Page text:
A Canadian spy told a judge today that he believes Mahmoud Jaballah is a member of the Egyptian Islamic terrorist group Al Jihad and will reconnect with terrorists if released to his family in Scarborough, even under strict bail conditions.

The government believes that Jaballah, detained without charge for five years in Canada under a national security certificate, was the communications relay in the 1998 embassy bombings in Kenya and Tanzania.

Known only in court as J.P. to protect his identity, the intelligence officer told Federal Court that Jaballah is a threat to national security even if he is forced to wear an electronic monitoring device and receives only approved visitors and is constantly supervised.

The agent told Jaballah’s bail hearing that Al Qaeda has put Canada on its list of targeted countries, and he feels that Jaballah would use bail to reconnect with those terrorist cells.

The agent told court Jaballah believes he is on a "God-ordained mission" to commit terrorist acts and "there is no reason to believe he would abandon the cause."

Although a dozen sureties, including Jaballah’s family and former hostage James Loney, have pledged $124,000 to support Jaballah’s release, the agent for the Canadian Security Intelligence Service said that wouldn’t negate the risk to national security.

Spending these years in jail for the Islamic extremist cause is like "earning his stripes in a way," J.P. testified.

"It’s my experience that the cause (of terrorism) comes before family," the agent told court. "They are convinced they are doing God’s will. It seems to bring honour in the family. It’s my belief that money would come second to the cause."

Another proposed condition is that Jaballah not use a computer with Internet connections, but that would have little impact, the agent said.

The fact that Jaballah’s 20-year-old son, Ahmad, has a computer in his bedroom to conduct university studies won’t stop his father from using it, the agent contends.

“Jaballah is the head of the household” and would hold sway over his wife and six children, the agent said.

In addition, Jaballah is a flight risk because he has in the past used false passports, the CSIS agent said.

On day five of Jaballah’s bail hearing, the defence tried to poke holes in the testimony of the 16-year veteran CSIS agent. Under cross-examination, the agent admitted that his knowledge of Islamic fundamentalist terrorism has come mostly from “on the job” training and the reading of popular magazines such as the Economist and the New Yorker.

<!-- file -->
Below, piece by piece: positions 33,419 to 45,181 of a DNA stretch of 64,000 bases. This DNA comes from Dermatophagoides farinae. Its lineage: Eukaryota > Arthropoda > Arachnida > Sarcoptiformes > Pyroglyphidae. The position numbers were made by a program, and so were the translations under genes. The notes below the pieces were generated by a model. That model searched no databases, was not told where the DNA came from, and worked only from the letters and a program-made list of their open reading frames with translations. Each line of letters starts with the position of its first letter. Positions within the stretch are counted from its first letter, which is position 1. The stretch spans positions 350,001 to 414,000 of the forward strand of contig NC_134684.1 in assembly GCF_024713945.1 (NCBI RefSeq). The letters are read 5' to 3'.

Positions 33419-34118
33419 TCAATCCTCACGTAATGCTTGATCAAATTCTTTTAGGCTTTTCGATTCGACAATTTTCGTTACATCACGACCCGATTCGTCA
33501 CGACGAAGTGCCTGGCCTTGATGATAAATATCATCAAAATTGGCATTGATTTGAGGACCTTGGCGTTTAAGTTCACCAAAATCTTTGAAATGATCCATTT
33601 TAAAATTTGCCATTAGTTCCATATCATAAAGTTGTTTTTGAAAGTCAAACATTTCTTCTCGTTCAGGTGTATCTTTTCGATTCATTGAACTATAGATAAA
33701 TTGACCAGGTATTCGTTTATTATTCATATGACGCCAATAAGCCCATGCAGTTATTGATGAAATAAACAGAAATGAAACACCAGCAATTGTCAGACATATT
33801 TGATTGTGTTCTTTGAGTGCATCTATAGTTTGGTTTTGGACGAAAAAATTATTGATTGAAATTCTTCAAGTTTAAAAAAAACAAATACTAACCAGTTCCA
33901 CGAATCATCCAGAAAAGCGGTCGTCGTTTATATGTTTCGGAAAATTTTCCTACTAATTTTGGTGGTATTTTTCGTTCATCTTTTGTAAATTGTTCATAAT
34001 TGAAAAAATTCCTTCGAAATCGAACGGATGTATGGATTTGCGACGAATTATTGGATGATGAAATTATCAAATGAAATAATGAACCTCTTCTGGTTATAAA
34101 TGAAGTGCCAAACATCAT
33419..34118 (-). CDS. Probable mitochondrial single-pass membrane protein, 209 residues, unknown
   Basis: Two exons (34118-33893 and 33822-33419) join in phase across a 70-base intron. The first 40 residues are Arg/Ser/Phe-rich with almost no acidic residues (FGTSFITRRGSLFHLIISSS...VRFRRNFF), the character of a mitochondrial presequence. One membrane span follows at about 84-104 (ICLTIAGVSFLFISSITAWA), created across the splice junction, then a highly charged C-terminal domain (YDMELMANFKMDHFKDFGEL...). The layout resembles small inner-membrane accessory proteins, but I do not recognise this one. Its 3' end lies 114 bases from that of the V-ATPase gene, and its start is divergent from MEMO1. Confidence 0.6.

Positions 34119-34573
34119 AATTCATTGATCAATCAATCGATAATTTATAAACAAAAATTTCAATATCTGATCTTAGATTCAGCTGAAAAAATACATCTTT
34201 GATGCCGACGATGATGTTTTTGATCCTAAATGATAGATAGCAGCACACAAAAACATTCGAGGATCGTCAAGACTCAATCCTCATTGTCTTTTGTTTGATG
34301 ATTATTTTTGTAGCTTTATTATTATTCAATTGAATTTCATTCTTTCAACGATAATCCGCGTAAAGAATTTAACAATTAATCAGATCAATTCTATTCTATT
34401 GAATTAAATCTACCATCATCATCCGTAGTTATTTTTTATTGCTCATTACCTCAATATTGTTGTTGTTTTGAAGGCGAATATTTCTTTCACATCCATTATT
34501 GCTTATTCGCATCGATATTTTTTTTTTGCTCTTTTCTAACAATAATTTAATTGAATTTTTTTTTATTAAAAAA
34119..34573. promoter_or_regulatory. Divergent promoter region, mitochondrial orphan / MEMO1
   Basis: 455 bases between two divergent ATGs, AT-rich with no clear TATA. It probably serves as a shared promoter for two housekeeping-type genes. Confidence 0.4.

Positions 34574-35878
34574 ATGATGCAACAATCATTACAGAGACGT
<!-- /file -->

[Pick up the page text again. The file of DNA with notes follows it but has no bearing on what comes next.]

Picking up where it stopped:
Several times, he was asked if he had taken any supplemental training on Islamic fundamental terrorism and in each case the answer was no.

Defence counsel Paul Copeland also attacked J.P. for his lack of knowledge on the 9/11 Commission Report, even though some of it pertained to Canada.

The agent admitted he hasn’t fully read the full report on the failings of government prior to the terrorist attack in 2001. "I’m a busy guy," the agent said, sparking an angry retort from Copeland.

"Isn’t that a fundamental piece to know?”

The agent replied, “I read excerpts. I didn’t feel the need to read the whole report,” adding that other areas of CSIS would have studied the part of the report that dealt with the Canadian connection.

Copeland was incredulous that the agent wasn’t fully apprised of the report, even though convicted terrorist Ahmed Ressam was in Canada for years prior to being caught at the Canadian-U.S. border with a carload of explosives for the purpose of blowing up Los Angeles International Airport in 2000.

Copeland kept up the pressure, rebuking CSIS because "you had him and you lost him (Ressam)" until it was almost too late.

The Canadian intelligence officer replied that he didn’t believe that letting Ressam get as far as he did “was an outright failure" of the Canadian government.

"I’m not in a position to say whether they were mistakes ... negligence ... or outright failure," he added.

Earlier, the cross-examination dealt with the agent’s knowledge of torture practised in countries such as Syria. The agent told court that he suspects that Syria does commit torture but he isn’t certain because he hasn’t seen it for himself.

Part of the defence strategy is to introduce a secret tape recording by Jaballah’s eldest son which is believed to describe how a CSIS agent tried to coerce Jaballah into co-operating, or he would "make his life hell," according to Copeland.

The hearing wasn’t without its humour today in reference to that tape, which has been located but is not audible enough to be presented in court.

Copeland said he is scouring Toronto for an expert who can enhance the tape, and then produced a few stifled laughs when he looked over at the CSIS agent, and quipped, "Does your office have the capability (to help us out)?"

The hearing continues Tuesday.